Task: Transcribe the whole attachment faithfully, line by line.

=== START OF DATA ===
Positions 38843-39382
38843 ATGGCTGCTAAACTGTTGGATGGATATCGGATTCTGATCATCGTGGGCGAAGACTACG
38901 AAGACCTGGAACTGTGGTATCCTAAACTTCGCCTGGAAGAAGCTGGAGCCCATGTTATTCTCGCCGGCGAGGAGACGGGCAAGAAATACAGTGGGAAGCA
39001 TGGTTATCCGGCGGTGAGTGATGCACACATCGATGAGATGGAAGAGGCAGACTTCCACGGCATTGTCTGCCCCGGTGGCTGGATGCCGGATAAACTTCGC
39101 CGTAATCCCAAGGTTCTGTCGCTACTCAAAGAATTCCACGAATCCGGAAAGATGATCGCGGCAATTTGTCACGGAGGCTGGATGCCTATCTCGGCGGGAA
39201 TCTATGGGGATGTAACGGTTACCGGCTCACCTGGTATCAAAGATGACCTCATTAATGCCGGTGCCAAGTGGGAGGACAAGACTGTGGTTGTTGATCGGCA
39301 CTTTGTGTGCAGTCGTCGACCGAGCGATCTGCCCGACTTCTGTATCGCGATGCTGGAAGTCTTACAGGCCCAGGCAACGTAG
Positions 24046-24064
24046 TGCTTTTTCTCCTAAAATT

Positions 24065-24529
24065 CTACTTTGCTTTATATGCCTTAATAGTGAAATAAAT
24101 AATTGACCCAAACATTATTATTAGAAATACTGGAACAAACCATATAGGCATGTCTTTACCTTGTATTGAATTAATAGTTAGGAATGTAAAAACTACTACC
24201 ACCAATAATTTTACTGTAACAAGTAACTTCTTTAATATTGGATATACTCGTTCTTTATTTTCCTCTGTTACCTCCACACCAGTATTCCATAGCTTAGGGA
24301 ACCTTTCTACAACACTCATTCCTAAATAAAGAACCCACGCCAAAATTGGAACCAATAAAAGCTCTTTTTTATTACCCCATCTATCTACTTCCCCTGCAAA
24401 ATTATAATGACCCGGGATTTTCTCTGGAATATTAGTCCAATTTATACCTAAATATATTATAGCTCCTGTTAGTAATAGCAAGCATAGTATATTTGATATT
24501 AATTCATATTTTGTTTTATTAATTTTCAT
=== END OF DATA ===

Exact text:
Positions 38843-39382
38843 ATGGCTGCTAAACTGTTGGATGGATATCGGATTCTGATCATCGTGGGCGAAGACTACG
38901 AAGACCTGGAACTGTGGTATCCTAAACTTCGCCTGGAAGAAGCTGGAGCCCATGTTATTCTCGCCGGCGAGGAGACGGGCAAGAAATACAGTGGGAAGCA
39001 TGGTTATCCGGCGGTGAGTGATGCACACATCGATGAGATGGAAGAGGCAGACTTCCACGGCATTGTCTGCCCCGGTGGCTGGATGCCGGATAAACTTCGC
39101 CGTAATCCCAAGGTTCTGTCGCTACTCAAAGAATTCCACGAATCCGGAAAGATGATCGCGGCAATTTGTCACGGAGGCTGGATGCCTATCTCGGCGGGAA
39201 TCTATGGGGATGTAACGGTTACCGGCTCACCTGGTATCAAAGATGACCTCATTAATGCCGGTGCCAAGTGGGAGGACAAGACTGTGGTTGTTGATCGGCA
39301 CTTTGTGTGCAGTCGTCGACCGAGCGATCTGCCCGACTTCTGTATCGCGATGCTGGAAGTCTTACAGGCCCAGGCAACGTAG
Positions 24046-24064
24046 TGCTTTTTCTCCTAAAATT

Positions 24065-24529
24065 CTACTTTGCTTTATATGCCTTAATAGTGAAATAAAT
24101 AATTGACCCAAACATTATTATTAGAAATACTGGAACAAACCATATAGGCATGTCTTTACCTTGTATTGAATTAATAGTTAGGAATGTAAAAACTACTACC
24201 ACCAATAATTTTACTGTAACAAGTAACTTCTTTAATATTGGATATACTCGTTCTTTATTTTCCTCTGTTACCTCCACACCAGTATTCCATAGCTTAGGGA
24301 ACCTTTCTACAACACTCATTCCTAAATAAAGAACCCACGCCAAAATTGGAACCAATAAAAGCTCTTTTTTATTACCCCATCTATCTACTTCCCCTGCAAA
24401 ATTATAATGACCCGGGATTTTCTCTGGAATATTAGTCCAATTTATACCTAAATATATTATAGCTCCTGTTAGTAATAGCAAGCATAGTATATTTGATATT
24501 AATTCATATTTTGTTTTATTAATTTTCAT